“Seemingly we’re competitors, being that we’re both in the micro transit or micro mobility space (those short trips between 1.2 and 1.6 kms),” says Daniels. However, the official EcoCaddy position is that the scooters are a different service offering and that by increasing the alternative (to cars) transport options in the city can only help the company’s key objective of getting people out of cars in the downtown area.
To compound things, Daniels has struck a deal with RIDE scooters to collect and recharge the scooters using a custom built EcoCaddy and thus lowering the carbon emissions of RIDE by avoiding the use of cars to do the same job.
Daniels got in Premier Steven Marshall’s ear at the recent launch of RIDE scooters in Adelaide.
“He loves the idea of two businesses getting together,” says Daniels. “He loves the idea of a business moving from Melbourne to set up here in Adelaide and calling it their home. It’s about collaboration for us.”
The struggle is real in Adelaide
“I wish I was around in Adelaide in the 1950s when there were street cars and we had a population of 50,000 people living in the CBD,” says Daniels.
Without a doubt, Daniels sees his biggest achievement and greatest frustration as one-in-the-same: lasting in Adelaide.
“So the biggest relief is that we’re still here,” says Daniels with a natural sigh.
“One of the things that takes time here is building relationships with stakeholders. With the Adelaide City Council and State Government it was proving we could do what we do and we do it in a way that’s uniform and to the law and doesn’t piss off a whole lot of people.”
170,000 rides later and Daniels is seeing the ice begin to melt and a few gatekeepers starting to understand the value of EcoCaddy’s proposition.
“Adelaide is such a comfortable place,” says Daniels. “We suffer from the Goldilocks Theory – ‘it’s not too cold, it’s not too hot, it’s just right.’ ‘Why change anything? It’ll be there tomorrow, I’ll try it tomorrow, I’ll try it the next day. Oh shit, now it’s gone. Where did it go?'” says Daniels by way of explaining the new product narrative in South Australia.
By contrast, the first time EcoCaddy took their product to Melbourne – in partnership with a festival – they took 3,000 people on rides across the city.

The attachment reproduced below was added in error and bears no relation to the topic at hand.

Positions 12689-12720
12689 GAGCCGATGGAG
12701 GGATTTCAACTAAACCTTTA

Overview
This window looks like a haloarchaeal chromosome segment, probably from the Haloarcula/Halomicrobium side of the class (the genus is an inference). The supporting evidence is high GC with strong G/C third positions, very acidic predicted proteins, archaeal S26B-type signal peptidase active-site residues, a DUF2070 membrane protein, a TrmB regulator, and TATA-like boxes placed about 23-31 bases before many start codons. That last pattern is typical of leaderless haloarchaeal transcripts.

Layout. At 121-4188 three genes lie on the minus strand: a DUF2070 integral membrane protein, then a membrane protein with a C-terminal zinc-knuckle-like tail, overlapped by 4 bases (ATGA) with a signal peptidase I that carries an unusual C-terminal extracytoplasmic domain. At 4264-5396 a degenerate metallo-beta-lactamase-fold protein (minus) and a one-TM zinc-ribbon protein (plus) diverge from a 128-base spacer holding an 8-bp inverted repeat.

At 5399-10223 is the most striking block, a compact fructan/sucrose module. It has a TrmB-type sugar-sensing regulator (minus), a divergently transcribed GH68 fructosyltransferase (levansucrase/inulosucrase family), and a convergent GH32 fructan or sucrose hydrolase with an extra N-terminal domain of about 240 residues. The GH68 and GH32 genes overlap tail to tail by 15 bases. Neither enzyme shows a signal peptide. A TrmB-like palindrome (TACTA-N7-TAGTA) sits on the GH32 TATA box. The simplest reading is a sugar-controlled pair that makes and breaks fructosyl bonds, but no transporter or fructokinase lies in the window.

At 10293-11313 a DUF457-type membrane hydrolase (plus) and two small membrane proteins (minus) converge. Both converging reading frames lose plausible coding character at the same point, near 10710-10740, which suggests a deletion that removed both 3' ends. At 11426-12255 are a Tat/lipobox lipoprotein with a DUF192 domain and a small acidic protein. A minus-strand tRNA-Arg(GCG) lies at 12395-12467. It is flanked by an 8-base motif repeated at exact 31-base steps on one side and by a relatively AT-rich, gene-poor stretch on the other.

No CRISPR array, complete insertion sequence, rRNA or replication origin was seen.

“And that was a minor festival,” says Daniels, “we were hitting benchmarks with half the fleet size and a quarter of the time as we were during Fringe in Adelaide. That gives you an understanding of how big the opportunity is over in Melbourne.
“But it’s not the opportunity – it’s the mindset of people over there that they’re happy to try something new.”
CityMag remembers meeting Daniels at the pub a few years back to catch up about his business and were taken aback by his ordering a lemon lime and bitters. In itself an LLB is a great drink, but a 6pm on a Thursday evening in Summer?
“I’m a lot healthier now,” says Daniels about his decision to quit drinking altogether. “There was this imbalance that was happening. I would get more stressed, I would drink more and then work would get harder. So I thought, ‘if I reverse this and take out alcohol, maybe it’ll be exponentially better for me.’
Daniels hasn’t had a sick day for the last two years, practices yoga with his now-business partner Izzy Pearce at Maché, eats purely vegetarian, organises a community ‘night ride’ once a week and meditates daily.
“It seems to be working,” says Daniels.
Build it and they will come
EcoCaddy may have only just cut the ribbon on their headquarters at the southern end of Pulteney Street, but with the six-door garage open and the fleet of 22 resplendant EcoCaddys at the ready, this business is making a positive visual statement at one of the key gateways to our city.
Daniels points at the blueprints for the courtyard infront of the garage. There’ll be a half court basketball space, a sustainable and edible garden, hopefully a hole-in-the-wall café and a solar array on the roof of Daniels’ other business Maché, next door, that feeds the properties and recharges the pedicab batteries.
“We want it to be a demonstration piece,” says Daniels about the broader vision for EcoCaddy in Adelaide.
“We want people to be able to have a coffee here, while an EcoCaddy pulls out and takes them on a tour and they learn a little bit about how a business can be completely carbon neutral.”